Howard County executive candidates Courtney Watson and Allan Kittleman agreed Tuesday night that this year's election is critically important to the county's future.
Where they differed was over whose vision would best serve Howard residents.
"We've talked about a lot of issues tonight, we've talked about differences in opinions," Kittleman, a state senator from West Friendship and the Republican candidate, said. "Some of those issues are going to change, so you need to elect a person you're going to trust."
"I maintain that the only way to judge us is based on our experience, our vision and our results," Watson, a Democratic councilwoman from Ellicott City, responded. "Howard County is on an upward trajectory. This is not the time to go in a different direction."
Throughout the course of the debate, sponsored by the Baltimore Sun Media Group and held at the Miller Branch library in Ellicott City, both candidates strove to hold the other accountable to his or her record.
Watson, a former school board chair, focused on Kittleman's votes against the state budget, which includes education funding, during his time in the General Assembly. She also pointed to a 2003 alternative budget proposal put forth by Kittleman and Republican council colleague Chris Merdon that would have cut then-County Executive Jim Robey's proposed education budget by $5 million and the library system's budget by $550,000.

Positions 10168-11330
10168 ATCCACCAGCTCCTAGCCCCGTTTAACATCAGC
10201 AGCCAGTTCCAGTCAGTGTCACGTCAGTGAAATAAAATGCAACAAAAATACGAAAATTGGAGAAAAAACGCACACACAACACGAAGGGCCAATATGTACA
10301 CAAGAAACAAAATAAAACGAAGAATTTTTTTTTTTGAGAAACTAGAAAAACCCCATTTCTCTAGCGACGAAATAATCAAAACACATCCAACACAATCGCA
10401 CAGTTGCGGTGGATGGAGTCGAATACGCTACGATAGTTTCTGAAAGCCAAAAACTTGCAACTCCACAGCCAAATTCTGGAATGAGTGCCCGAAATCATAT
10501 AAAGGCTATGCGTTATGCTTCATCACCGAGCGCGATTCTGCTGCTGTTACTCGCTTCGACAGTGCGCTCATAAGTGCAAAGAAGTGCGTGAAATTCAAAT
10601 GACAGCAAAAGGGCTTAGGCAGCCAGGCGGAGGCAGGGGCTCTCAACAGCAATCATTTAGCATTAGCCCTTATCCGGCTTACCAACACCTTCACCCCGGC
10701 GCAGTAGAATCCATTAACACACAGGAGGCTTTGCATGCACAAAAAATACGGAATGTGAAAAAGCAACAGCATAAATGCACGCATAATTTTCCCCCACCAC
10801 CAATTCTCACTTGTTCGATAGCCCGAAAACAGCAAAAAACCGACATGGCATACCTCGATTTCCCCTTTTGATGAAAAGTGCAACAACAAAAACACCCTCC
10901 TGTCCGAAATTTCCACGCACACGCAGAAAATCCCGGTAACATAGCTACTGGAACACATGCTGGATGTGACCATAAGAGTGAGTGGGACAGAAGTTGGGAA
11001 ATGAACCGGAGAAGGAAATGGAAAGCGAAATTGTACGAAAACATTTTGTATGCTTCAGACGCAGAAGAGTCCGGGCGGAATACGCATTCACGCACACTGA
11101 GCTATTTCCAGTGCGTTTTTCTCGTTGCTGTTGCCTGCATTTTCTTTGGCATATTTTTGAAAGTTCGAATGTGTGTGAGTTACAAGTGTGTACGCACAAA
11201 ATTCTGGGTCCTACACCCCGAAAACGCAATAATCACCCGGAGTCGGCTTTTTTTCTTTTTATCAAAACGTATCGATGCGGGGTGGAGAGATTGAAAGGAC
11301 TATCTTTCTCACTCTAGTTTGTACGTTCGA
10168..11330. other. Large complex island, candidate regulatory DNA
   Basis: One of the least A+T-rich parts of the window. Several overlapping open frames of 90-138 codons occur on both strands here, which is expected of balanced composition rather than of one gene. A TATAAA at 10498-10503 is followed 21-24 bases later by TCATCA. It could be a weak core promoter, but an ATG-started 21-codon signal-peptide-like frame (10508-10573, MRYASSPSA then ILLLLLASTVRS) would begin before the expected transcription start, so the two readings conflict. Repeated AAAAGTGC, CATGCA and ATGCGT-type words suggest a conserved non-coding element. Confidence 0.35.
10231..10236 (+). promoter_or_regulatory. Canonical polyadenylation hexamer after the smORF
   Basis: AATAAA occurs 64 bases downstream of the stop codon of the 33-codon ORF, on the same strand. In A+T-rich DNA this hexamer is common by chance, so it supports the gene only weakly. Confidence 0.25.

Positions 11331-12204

"What I ask all of you is what would have happened and where would we be if his votes had been successful," Watson said. "It's important to take strong votes, it's important to stand up. My opponent has a spotty record, at best, in voting for funding in education."
Kittleman responded by defending his record, noting there is no separate vote on education funding at the state level. "The six years that I spent on the County Council, I voted for every single education resolution," he said. "It's ludicrous to think that I'm not a supporter of education."
Kittleman pointed to Comptroller Peter Franchot's recent announcement that Maryland faces a $405 million revenue shortfall this year and next. "It sounds like my vote was reasonable," he said.
State issues often trickled into the county debate, as when Kittleman took the offensive against Watson's support of the stormwater fee, derided as a rain tax by critics.